Curried Green Tomato Soup
(Makes 4-6 servings)
- 1 Tbsp olive oil
- 3-6 garlic cloves, minced
- 1 medium union, finely chopped
- 1 Tbsp good curry powder
- 1 large (or 2 medium) potatoes, cubed
- 2 cups chicken or vegetable stock
- 2 cups chopped green tomatoes (4-6 large tomatoes or a bunch of small ones
- 1 large (or 2 small) apples, cored and chopped
- 1/2 cup chopped fresh basil
- 2 Tbsp chopped fresh Italian parlsey
- 1/2 cup heavy cream
- salt and pepper to taste
- Additional parsley and curry powder for garnish
In a large saucepan, heat olive oil over medium-low heat. Add garlic, onion and curry powder. Cook, stirring often, until onion begins to soften, about five minutes. Add potatoes, stir to blend, and brown slightly. Add stock. Cover and simmer for 15 minutes until potatoes are tender.
Stir in the tomatoes, apple, basil and parsley; cover, and continue simmering for 10-15 minutes more.
Remove from heat and use a wand blender or food processor to blend until fairly smooth. If you want a silky soup free of bits of peel, pass it through a coarse strainer and return to burner if necessary to reheat. I didn’t bother; the peel is tender and adds some texture. Stir in cream. Taste; add salt and pepper if you like.
To serve, ladle into bowls, and garnish with a drizzle of cream, a sprinkle of curry powder and a sprig of parsley. Serve hot.
Green Tomato salsa
Makes 3-4 cups
Ingredients (measurements are approximate and not critical. Use what you have):
- 1 pound green tomatoes
- 1-2 ripe tomatoes
- 1 seranno (or other) pepper, minced (seeds and all); use two if you like your salsa fiery
- 1/4 tsp cayenne (or more, as above)
- 1 small onion
- 3 cloves garlic
- Juice of 1/2 lime
- 1-2 tsp salt, to taste
Cut the fruits/vegetables into chunks; mince the chiles. Dump everything but the salt into a food processor and pulse until it’s chopped fine, but not pureed. Taste, correct seasoning. Transfer to a lidded bowl and allow to ripen at room temperature for an hour or so, then refrigerate. Keeps several days in the fridge.
Besides making a great dipping salsa (I like it with flour tortilla chips, but use what you prefer), this stuff would be fabulous with fresh seafood…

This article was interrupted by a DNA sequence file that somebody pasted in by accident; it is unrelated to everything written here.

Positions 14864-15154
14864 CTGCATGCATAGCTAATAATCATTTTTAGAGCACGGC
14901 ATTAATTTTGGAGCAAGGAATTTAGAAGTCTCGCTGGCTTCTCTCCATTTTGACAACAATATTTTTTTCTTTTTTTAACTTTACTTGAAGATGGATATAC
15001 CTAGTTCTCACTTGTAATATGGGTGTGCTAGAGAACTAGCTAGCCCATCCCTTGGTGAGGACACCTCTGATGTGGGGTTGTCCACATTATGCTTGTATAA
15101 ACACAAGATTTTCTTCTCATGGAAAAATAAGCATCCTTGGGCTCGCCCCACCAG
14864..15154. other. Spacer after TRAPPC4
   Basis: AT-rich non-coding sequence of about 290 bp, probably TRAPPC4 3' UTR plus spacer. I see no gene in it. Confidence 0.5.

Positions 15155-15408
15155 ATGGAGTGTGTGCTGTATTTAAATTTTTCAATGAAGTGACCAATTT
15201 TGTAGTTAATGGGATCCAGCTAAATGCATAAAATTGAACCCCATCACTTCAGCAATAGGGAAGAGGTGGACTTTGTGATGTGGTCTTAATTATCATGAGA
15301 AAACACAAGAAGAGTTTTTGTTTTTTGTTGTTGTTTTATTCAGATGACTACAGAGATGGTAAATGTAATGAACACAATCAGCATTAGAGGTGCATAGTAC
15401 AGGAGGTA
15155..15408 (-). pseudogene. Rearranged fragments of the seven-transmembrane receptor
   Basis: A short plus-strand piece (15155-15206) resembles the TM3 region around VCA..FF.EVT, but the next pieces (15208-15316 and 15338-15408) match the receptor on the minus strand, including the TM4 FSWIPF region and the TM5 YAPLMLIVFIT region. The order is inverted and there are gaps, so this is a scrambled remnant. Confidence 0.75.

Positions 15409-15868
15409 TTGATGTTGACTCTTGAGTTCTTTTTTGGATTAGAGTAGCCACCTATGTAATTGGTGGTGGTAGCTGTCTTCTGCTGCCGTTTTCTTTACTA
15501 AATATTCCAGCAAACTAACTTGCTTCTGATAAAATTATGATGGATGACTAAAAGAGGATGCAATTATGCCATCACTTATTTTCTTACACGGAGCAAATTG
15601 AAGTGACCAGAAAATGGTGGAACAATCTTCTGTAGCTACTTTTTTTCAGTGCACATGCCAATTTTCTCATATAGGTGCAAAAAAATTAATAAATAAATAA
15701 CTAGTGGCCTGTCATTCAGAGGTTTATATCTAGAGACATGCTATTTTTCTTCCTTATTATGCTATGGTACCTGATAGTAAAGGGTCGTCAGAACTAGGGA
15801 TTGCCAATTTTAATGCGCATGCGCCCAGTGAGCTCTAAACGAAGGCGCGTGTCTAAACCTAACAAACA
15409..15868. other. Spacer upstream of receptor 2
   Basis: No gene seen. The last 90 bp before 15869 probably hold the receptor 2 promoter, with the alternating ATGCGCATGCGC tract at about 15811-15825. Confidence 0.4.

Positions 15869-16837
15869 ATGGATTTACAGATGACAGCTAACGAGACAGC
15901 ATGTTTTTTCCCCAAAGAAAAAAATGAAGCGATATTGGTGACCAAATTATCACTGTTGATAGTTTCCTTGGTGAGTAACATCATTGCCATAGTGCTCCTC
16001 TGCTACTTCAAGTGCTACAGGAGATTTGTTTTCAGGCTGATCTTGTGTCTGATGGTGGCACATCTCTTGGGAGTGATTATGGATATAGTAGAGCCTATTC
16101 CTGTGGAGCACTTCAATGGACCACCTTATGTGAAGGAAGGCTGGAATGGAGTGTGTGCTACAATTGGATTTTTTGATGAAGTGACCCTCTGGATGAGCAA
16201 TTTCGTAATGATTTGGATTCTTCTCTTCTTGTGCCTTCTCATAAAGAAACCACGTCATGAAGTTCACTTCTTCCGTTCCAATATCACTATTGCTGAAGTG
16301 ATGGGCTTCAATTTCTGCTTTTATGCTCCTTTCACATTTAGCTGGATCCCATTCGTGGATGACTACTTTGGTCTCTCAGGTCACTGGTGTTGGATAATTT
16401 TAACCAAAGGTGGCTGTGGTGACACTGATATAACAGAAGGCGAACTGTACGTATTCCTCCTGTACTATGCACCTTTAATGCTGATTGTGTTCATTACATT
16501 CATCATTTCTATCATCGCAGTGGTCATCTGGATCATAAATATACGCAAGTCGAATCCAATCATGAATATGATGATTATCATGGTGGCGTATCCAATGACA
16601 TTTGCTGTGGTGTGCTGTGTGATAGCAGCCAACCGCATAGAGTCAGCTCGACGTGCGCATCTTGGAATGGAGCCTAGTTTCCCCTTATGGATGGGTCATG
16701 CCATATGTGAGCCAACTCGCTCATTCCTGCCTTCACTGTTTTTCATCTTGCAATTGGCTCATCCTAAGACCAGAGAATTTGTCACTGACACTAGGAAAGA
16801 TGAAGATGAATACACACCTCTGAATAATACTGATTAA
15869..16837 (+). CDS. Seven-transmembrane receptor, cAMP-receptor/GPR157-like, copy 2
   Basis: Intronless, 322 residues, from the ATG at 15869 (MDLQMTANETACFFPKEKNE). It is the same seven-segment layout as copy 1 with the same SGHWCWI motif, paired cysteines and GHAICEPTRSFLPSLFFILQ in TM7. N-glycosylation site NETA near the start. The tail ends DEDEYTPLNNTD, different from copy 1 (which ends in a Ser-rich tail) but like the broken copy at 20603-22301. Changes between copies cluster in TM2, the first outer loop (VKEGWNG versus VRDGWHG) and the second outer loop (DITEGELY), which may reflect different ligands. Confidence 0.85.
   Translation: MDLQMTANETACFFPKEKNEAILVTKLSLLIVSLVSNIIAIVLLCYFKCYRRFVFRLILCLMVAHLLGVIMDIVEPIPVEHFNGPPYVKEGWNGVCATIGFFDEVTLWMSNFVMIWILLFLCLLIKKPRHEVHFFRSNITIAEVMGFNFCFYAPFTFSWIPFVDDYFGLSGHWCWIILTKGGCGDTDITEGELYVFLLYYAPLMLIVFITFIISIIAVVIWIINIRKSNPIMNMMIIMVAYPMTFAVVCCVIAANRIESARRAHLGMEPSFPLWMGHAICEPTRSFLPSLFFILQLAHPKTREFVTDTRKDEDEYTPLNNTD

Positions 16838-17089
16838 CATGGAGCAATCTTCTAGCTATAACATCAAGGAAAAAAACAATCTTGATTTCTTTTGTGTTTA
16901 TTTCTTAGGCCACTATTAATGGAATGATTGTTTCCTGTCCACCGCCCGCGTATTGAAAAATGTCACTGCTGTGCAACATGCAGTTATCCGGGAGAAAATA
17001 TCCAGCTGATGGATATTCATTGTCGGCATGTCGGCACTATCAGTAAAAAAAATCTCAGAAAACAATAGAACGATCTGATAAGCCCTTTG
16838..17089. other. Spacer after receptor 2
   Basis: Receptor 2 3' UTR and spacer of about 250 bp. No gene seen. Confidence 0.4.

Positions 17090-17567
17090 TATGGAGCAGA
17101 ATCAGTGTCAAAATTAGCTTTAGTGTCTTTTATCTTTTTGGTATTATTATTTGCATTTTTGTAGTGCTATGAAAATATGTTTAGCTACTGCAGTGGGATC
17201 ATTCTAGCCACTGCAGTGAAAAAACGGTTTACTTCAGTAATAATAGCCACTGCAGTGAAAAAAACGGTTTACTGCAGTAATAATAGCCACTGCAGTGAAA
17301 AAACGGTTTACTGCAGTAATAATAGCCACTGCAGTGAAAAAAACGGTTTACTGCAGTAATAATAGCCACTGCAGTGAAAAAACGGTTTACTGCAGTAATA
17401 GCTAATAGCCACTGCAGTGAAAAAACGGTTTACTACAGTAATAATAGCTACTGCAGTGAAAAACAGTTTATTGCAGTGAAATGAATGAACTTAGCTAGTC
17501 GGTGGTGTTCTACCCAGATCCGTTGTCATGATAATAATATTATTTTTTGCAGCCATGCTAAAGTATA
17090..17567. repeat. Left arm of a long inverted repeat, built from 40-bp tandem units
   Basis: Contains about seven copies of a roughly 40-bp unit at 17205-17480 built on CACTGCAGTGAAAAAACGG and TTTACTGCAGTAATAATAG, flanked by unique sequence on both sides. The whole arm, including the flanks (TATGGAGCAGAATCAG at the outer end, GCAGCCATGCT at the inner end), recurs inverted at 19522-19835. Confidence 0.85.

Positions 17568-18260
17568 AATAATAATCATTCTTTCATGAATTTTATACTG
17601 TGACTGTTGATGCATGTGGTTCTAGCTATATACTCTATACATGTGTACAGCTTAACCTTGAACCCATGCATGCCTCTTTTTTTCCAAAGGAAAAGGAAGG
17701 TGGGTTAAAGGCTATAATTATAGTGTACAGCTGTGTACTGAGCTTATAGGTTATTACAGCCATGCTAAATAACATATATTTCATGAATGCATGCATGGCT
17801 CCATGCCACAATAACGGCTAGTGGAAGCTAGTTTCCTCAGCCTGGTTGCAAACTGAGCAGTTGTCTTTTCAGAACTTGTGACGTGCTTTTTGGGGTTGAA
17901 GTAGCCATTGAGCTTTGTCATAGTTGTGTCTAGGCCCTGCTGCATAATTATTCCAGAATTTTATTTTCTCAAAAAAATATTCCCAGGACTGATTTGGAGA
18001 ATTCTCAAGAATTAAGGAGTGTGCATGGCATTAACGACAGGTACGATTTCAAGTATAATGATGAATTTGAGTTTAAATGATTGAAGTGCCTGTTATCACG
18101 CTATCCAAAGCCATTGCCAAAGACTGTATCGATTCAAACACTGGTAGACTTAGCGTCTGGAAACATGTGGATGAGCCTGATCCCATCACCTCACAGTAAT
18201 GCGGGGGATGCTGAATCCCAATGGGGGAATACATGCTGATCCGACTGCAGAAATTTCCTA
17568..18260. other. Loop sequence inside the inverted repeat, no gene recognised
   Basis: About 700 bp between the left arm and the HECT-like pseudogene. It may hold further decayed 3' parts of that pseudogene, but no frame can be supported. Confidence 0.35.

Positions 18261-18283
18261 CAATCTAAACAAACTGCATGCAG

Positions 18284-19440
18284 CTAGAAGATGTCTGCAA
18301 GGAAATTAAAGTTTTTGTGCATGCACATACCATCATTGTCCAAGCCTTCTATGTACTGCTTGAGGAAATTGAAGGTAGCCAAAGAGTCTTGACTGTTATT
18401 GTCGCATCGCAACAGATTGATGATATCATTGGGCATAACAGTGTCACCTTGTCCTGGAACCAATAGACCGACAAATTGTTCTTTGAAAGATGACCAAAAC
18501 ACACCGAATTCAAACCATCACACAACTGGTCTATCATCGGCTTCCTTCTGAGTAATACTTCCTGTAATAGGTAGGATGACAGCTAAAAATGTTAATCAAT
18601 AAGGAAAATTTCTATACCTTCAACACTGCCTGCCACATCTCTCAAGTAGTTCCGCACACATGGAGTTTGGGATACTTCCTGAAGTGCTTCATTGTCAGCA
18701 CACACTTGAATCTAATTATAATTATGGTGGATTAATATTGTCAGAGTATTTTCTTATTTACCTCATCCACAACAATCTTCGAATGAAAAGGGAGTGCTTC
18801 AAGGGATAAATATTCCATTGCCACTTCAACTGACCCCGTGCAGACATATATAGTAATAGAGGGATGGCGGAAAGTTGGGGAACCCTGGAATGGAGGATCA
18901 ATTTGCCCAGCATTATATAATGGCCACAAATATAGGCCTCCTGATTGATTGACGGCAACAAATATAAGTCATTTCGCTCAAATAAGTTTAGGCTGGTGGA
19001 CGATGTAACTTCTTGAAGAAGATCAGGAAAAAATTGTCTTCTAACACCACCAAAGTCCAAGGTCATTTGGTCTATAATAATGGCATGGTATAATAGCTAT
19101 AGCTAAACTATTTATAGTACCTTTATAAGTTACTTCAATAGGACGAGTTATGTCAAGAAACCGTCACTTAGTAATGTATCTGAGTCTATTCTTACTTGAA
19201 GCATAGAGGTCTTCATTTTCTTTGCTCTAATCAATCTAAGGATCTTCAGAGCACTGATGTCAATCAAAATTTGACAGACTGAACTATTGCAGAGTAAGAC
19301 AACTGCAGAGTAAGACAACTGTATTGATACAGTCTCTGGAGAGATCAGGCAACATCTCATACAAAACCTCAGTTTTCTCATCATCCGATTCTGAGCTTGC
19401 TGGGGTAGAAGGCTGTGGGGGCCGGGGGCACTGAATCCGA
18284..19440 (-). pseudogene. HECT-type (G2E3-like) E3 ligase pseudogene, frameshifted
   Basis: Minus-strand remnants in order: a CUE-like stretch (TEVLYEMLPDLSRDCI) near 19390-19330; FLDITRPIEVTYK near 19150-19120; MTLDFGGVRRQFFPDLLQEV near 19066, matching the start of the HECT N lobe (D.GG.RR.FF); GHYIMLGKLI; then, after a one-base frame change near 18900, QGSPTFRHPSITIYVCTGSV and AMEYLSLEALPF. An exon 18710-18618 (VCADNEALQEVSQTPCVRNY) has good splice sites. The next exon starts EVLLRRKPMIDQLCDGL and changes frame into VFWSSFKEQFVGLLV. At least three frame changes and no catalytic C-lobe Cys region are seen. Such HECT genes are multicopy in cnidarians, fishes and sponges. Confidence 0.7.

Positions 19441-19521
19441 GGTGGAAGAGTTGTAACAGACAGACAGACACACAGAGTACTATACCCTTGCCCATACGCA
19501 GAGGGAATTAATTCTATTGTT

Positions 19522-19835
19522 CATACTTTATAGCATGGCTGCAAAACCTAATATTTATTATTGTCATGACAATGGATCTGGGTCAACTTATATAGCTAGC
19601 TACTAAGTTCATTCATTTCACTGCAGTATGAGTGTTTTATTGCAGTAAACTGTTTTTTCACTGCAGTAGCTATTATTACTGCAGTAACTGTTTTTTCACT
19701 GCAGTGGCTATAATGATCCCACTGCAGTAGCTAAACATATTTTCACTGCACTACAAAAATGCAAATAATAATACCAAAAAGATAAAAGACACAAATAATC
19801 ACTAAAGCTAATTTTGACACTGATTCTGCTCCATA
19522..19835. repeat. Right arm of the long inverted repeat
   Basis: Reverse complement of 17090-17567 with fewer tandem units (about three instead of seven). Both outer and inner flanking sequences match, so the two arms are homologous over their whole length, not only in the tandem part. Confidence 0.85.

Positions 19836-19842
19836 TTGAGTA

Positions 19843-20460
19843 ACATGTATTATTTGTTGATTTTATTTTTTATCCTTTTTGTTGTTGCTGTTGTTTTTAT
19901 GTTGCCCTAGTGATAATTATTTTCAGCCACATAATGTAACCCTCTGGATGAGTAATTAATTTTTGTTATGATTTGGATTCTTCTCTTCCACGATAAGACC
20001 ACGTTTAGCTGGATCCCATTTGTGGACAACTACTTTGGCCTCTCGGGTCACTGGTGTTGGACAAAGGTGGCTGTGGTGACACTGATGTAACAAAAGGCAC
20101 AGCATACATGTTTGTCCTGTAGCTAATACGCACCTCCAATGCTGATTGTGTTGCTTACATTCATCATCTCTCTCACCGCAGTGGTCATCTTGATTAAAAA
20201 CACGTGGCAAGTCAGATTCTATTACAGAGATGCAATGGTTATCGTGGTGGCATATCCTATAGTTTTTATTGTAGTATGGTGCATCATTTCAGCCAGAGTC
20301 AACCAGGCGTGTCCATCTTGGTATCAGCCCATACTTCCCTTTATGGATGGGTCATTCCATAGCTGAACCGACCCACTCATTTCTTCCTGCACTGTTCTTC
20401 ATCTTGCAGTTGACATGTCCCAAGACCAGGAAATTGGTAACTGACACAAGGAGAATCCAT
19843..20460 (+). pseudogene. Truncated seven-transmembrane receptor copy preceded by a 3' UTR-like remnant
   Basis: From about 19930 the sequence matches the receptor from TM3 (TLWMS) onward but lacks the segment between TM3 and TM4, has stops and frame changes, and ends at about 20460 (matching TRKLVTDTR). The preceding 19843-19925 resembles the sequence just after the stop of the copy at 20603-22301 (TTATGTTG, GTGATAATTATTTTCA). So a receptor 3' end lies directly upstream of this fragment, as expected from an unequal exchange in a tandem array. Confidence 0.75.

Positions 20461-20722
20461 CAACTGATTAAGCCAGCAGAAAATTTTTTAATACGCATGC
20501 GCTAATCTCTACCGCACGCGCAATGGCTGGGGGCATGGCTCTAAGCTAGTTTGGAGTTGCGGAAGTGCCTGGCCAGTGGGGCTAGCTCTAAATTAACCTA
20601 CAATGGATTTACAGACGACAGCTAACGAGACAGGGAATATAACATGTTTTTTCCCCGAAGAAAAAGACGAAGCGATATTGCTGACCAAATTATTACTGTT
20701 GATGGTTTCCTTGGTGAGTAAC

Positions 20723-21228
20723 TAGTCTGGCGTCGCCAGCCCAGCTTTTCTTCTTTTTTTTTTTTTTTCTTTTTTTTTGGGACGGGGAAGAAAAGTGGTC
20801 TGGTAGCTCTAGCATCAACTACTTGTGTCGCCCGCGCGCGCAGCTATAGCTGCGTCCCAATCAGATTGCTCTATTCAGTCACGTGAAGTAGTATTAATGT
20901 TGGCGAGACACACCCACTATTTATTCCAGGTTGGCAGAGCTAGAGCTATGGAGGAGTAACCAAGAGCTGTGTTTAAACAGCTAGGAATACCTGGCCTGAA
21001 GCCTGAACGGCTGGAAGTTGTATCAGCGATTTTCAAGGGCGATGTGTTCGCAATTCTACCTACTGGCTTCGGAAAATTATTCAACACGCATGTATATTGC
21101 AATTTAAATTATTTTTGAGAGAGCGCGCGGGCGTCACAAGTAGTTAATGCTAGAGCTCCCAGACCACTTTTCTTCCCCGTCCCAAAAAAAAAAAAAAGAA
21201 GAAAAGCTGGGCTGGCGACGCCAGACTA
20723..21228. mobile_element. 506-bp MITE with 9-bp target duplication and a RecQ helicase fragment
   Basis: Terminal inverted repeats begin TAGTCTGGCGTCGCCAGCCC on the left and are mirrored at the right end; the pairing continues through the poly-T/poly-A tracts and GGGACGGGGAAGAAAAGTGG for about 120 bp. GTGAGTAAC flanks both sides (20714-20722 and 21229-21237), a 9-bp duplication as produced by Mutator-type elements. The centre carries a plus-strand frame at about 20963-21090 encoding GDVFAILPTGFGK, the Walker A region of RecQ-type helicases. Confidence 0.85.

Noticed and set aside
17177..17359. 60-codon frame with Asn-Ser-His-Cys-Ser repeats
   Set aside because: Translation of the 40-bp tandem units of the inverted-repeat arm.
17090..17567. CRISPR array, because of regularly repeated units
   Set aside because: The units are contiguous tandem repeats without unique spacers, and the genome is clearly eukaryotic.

Oven Roasted Tomatoes (aka Tomato Goo)
A method. Make as much or as little as you like. I often make two pans at once, rotating them between the upper and lower shelves of my oven a couple of times during the cooking.
- 8-10 Garden-ripe tomatoes, quartered (cut off any green stem bits and or bad spots)
- 1 medium onion, peeled cut in wedges
- One head of garlic, separated into cloves, peeled and slightly crushed with the flat of a knife
- A generous handful of fresh basil
- 1 Tbsp olive oil
Preheat oven to 250F. In a large roasting pan, spread the tomatoes, onion and garlic in a single layer. Scatter with basil and drizzle with olive oil.
Roast in oven for 2-4 hours or longer*, stirring every half hour or so, until almost all of the liquid is gone, the onion and garlic have caramelized and the tomatoes have taken on a deep red hue. Cool; spoon into serving-sized freezer bags, squeeze out the excess air and freeze.
* If your tomatoes are especially juicy, or you pack too many into the pan, it can take an entire afternoon to reduce the liquid down. This is a fine project for a lazy fall afternoon, and will fill your whole house with the aromas of tomato, onion and garlic.
The result is a frozen slab of a rich, chunky paste/sauce, slightly sweet from the caramelized onion and garlic and with the same intense flavor as sun-dried tomatoes. Thaw to use, or simply cut off frozen chunks. Use as a basis for a home-made tomato sauce, toss it with pasta, spread it on toasted Italian bread rounds, add it by the spoonful to home-made soups and stews – anywhere you want a jolt of garden tomato in the deep of winter. Best. Stuff. Ever.